This is a shortish boo...
This is a shortish book of short stories that reads long. Each story is very tight, and some even seem to be almost overworked--a nice treat from some of the looser prose on the market today. I suspect the fact that the author is a writing teacher causes this; I've noticed this elsewhere that it's hard to find loose, jagged (and really fast) prose from a writing teacher. In any case, what is amazing about this book is two things. First, that each of the stories' characters have truly different voices. You can't get this from Hai Jin, Maupassant, and many others. It's superlative, as if each story was written by a different author--because usually some similar pitch, flavor, emotion, sensibility, something rolls constant from story to story. The book is worth reading just for that sensation alone - as if this is a buffet from 5 different restaurants at one sitting. The other unique thing is that the stories hark from different parts of the world, during different ages. A story of a Roman military family defending Hadrian's Wall is especially good. As are the stories about characters during the Chernobyl disaster another one with a background of a seismic event in Alaska. Be ready to be mildly disappointed as a couple of these stories have appeared in popular magazines like Harpers: one called Sans Farine about an executioner during the French Revolution, and one about football players in Texas. A rote addition to every sad-kid's summer camp story. And there's a four page nuclear family vignette that really seems an excerpt from a play that should be read during an audition, but not appearing here as a story. All in all a worthy book and refreshing in its different-ness: tightly crafted with extraordinary ventriloquism, a broad scope with unfortuna tley wide range of quality.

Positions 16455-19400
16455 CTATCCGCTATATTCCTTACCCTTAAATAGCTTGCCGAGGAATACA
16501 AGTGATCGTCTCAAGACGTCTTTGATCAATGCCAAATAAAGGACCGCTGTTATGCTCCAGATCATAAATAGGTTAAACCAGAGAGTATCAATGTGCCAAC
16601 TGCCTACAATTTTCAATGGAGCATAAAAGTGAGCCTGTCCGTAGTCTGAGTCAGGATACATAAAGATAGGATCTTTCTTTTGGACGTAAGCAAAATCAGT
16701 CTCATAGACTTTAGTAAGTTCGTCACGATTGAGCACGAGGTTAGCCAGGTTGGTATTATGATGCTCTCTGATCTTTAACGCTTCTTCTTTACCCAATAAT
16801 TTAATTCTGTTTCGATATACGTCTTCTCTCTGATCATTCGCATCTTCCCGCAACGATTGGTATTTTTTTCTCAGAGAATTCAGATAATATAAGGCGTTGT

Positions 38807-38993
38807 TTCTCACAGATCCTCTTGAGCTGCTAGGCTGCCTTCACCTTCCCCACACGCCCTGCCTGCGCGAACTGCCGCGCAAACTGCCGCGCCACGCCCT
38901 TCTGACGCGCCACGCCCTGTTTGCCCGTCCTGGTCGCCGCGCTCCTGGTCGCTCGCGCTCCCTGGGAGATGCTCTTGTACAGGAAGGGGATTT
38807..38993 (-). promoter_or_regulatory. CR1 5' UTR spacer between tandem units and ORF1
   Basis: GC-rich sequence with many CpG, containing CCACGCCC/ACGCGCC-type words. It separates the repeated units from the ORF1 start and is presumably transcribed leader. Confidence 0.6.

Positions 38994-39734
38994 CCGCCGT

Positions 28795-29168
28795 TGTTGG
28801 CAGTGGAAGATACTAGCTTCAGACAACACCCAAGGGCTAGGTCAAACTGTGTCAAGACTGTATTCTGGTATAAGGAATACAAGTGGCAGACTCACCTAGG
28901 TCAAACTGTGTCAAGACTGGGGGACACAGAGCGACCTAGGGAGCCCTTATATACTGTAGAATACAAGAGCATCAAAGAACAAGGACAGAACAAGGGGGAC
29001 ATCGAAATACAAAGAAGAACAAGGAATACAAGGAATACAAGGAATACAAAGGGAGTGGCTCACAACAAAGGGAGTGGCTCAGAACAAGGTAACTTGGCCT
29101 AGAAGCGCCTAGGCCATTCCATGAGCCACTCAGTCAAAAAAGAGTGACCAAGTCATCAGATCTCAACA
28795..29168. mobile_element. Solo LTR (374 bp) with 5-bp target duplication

Started this in Januar...
Started this in January, put it aside and then picked it back up again. Some of the stories were very hard for me to get into. I think history buffs would enjoy it very much, but I had a hard time recalling some of the historical references --it's been too long since I took a history class! It's hard to imagine a broader cast of narrators, though, from Aeschylus to a Soviet female cosmonaut to an executioner during the French revolution. The vast amount of research that went into getting into the narrators' heads was impressive to say the least.